Super featherweight contender Tiara Brown, 129.6 lbs., of Washington, D.C., defended her WBO NABO title for the first time, winning a majority decision against a game Vanessa Bradford, 128.2 lbs., of Edmonton, Canada. A full-time police officer in Washington D.C., where she was named the 2019 Police Office of the Year by the Metropolitan Police Department of D.C., Brown bobbed and weaved her way inside, applying pressure and landing in combination against Bradford with speed, power and precision. Whether it was by left hooks upstairs or right hooks to the body, Brown worked to counter Bradford’s aggression. The Canadian’s offense kept the eight-round fight competitive, which resulted in one judge scoring the contest a draw. That scorecard was overruled by tallies of 79-73 and 77-75 in favor of Brown, now 9-0 (6 KOs). Bradford is now 5-2-2.
Pablo Valdez, 147.4 lbs., of New York, NY, stopped Jimmy Rosario, 145.4 lbs., of Vega Baja, Puerto Rico, at the 1:58 mark of round two, to improve to 3-0 (3 KOs). Rosario left the ring with a record of 3-9 (2 KOs).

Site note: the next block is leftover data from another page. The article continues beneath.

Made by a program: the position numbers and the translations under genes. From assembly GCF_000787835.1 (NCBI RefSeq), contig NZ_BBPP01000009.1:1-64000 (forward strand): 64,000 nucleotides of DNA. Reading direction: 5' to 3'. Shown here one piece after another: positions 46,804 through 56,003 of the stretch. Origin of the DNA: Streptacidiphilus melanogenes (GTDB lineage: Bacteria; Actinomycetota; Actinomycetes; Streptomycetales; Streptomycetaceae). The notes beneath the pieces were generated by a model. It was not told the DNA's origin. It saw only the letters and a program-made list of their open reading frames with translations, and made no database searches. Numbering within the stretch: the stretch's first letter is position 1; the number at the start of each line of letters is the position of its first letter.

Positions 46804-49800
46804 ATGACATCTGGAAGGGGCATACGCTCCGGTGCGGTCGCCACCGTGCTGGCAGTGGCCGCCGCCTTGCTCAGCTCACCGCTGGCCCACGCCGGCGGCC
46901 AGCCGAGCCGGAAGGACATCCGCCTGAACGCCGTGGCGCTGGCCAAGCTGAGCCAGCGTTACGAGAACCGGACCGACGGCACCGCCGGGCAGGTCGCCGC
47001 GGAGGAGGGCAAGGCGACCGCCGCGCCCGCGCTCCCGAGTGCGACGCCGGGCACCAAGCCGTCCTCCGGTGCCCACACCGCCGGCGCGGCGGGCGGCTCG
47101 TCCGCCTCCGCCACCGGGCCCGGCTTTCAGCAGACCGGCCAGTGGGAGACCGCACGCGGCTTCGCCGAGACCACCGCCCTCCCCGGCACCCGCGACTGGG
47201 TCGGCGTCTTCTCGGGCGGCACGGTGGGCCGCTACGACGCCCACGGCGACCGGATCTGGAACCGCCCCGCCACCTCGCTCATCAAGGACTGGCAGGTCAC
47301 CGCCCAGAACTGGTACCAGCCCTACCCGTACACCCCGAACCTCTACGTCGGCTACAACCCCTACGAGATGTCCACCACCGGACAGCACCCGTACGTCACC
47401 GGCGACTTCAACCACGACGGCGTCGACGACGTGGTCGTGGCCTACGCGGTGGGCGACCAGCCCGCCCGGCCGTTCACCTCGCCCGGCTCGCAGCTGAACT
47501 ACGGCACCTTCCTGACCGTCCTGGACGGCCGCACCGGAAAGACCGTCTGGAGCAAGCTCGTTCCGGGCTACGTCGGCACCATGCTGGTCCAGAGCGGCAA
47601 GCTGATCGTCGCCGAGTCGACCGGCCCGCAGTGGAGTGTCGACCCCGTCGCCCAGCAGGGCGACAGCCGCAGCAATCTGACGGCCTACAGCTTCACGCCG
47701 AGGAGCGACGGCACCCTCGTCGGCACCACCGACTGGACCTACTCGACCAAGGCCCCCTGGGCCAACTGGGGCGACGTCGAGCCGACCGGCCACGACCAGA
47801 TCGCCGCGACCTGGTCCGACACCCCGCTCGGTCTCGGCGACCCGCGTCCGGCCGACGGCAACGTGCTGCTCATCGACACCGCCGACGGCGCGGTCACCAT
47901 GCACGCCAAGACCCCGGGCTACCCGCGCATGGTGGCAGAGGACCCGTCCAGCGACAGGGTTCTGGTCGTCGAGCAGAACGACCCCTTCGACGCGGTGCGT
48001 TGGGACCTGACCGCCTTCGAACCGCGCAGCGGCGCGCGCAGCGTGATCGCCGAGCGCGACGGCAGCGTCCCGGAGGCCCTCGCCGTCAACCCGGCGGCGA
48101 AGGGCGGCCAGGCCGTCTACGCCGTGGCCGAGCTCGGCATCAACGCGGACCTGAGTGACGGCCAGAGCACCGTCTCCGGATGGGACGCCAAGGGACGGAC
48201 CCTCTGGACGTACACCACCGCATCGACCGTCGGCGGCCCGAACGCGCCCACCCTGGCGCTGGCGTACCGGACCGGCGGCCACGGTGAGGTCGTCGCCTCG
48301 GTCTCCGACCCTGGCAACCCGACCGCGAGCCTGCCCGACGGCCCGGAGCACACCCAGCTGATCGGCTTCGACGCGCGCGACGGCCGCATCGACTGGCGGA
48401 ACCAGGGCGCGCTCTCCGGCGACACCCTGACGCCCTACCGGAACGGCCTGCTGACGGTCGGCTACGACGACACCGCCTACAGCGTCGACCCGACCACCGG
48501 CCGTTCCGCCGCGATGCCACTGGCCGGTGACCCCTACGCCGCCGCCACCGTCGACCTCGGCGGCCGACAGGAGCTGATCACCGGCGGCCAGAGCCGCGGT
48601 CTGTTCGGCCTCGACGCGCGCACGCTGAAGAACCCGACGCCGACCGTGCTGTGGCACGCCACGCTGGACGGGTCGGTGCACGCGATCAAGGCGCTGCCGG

Jude “King Zar” Franklin, 128.4 lbs., of Brooklyn, NY, patiently stalked Jayron Santiago, 128.8 lbs., of Bayamon, Puerto Rico, searching for openings to land punches with bad intentions. Santiago was rocked near the end of round two with an overhand right-left hook to the body combination. In the sixth stanza, Franklin landed cracking left hooks and overhand rights with intensity. While standing toe-to-toe with Santiago, Franklin clipped his adversary with right uppercuts. To his credit, Santiago weathered the storm and fired back to hear the final bell. With scores of 59-55, and 58-56 twice, Franklin improved to 10-0-1 (8 KOs) with the unanimous decision victory, while Santiago’s record evened out at 6-6-1 (4 KOs). Before turning pro in February 2016, Franklin accumulated a 60-11 amateur record and won gold medals at the NY Metros Tournament, twice at the Bergen County Tournament, Battle of the Tri-State Tournament and at the Trinidad and Tobago National Championships, as well as a silver medal at the 2014 Junior Olympics.